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Professor Spontak and Colleagues Awarded Underwood Medal

Professor Richard Spontak
Professor Richard Spontak

Professor Richard Spontak and his colleagues, Drs. Liyuan Deng of Norwegian University of Science and Technology (NTNU) and Marius Sandru of SINTEF Industry (Norway), have been awarded the prestigious Underwood Medal by the Institution of Chemical Engineers (IChemE). The IChemE is the second largest chemical engineering professional society after the AIChE.

The Underwood Medal, which recognizes a major contribution to research in the area of separations, is named after Dr. A. J. V. Underwood, a researcher, consultant, teacher, and member of IChemE’s Council, known for his distillation design equation. The medal honors individuals making a significant, sustained contribution to research in the area of separations.

The academic-industrial partnership of Spontak, Deng, and Sandru is a synergistic combination of polymer and membrane scientists who have designed and developed new polymer membranes for gas separations, and in particular, carbon capture, independently and collaboratively for over twenty years. They have received joint funding and exchanged graduate students, and they have infused contemporary topics in polymer science, such as self-assembly and surface grafting, into membrane development with promising results.

The team was awarded the Underwood Medal “for their significant contribution to researching membrane separations which is making a tangible difference to decarbonising the power and cement sectors.” Their patented gas separation membranes have been commercialized and applied to carbon capture in those industries.

Prof. Spontak is a Distinguished Professor of Chemical & Biomolecular Engineering, a Professor of Materials Science & Engineering and an Alumni Distinguished Graduate and Undergraduate Professor. He received his B.S. degree from Pennsylvania State University and his Ph.D. degree from the University of California at Berkeley, both in chemical engineering. He completed post-doctoral research in Materials Science & Metallurgy at the University of Cambridge (U.K.) and at the Institute for Energy Technology (Norway).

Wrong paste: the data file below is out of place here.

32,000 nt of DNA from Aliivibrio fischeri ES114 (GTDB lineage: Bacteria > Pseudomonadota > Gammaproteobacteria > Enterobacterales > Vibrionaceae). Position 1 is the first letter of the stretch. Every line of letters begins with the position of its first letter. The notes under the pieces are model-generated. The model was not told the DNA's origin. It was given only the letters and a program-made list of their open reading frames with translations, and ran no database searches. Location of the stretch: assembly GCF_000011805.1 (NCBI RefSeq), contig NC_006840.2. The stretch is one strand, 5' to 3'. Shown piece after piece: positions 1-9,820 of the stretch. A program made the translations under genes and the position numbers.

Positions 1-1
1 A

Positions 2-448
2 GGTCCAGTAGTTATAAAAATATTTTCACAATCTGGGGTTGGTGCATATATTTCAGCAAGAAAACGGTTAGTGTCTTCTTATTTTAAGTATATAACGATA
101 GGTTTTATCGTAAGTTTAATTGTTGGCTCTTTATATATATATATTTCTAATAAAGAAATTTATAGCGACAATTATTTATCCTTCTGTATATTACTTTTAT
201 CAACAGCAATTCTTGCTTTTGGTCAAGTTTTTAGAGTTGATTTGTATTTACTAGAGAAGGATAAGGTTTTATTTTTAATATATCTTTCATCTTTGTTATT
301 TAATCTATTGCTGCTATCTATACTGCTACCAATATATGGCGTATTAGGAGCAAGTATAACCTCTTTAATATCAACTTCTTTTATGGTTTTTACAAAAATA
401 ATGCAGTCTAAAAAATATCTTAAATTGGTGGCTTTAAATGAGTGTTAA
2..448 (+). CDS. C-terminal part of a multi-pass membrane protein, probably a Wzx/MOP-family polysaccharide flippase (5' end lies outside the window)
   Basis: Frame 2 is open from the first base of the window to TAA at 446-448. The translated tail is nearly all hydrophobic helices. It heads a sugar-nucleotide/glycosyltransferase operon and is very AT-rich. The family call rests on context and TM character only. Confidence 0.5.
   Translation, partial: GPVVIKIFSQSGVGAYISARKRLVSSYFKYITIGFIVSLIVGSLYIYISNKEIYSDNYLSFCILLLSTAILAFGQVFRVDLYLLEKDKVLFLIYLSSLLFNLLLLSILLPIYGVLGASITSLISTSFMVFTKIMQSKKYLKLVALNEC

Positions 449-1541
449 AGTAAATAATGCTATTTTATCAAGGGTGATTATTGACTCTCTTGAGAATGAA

Spontak is the recipient of numerous national and international awards for his research and teaching accomplishments. His awards at NC State include the R.J. Reynolds Tobacco Company Award for Excellence in Teaching, Research and Extension, which is the most prestigious award the College of Engineering bestows upon a faculty member, and the Alexander Quarles Holladay Medals for Excellence, the highest honor bestowed by NC State and the university’s Board of Trustees. He has also received college- and alumni-level Outstanding Teaching Awards, as well as the system-level Board of Governor’s Award for Excellence in Teaching.

He is an elected fellow of the American Physical Society, the Institute of Materials, Minerals and Mining, the Royal Society of Chemistry and the International Association of Advanced Materials. He is also a member of the Norwegian Academy of Technological Sciences (NTVA), which is the Norwegian equivalent of the National Academy of Engineering.

Spontak’s other awards include the Roy W. Tess Award from the Division of Polymeric Materials: Science and Engineering (PMSE) of the American Chemical Society and the IChemE Global Research Project Award and the International Award from the Society of Polymer Science, Japan (SPSJ), all in 2022, the 2021 International Association of Advanced Materials (IAAM) Researcher of the Year, a Tau Beta Pi Distinguished Alumnus Award, the ACS Cooperative Research Award in Polymer Science & Engineering, the Minerals and Mining Colwyn Medal and the Society of Plastics Engineers International Award, to name a few.

A hearty congratulations to Professor Richard Spontak for these recognitions and your accomplishments that inspire them!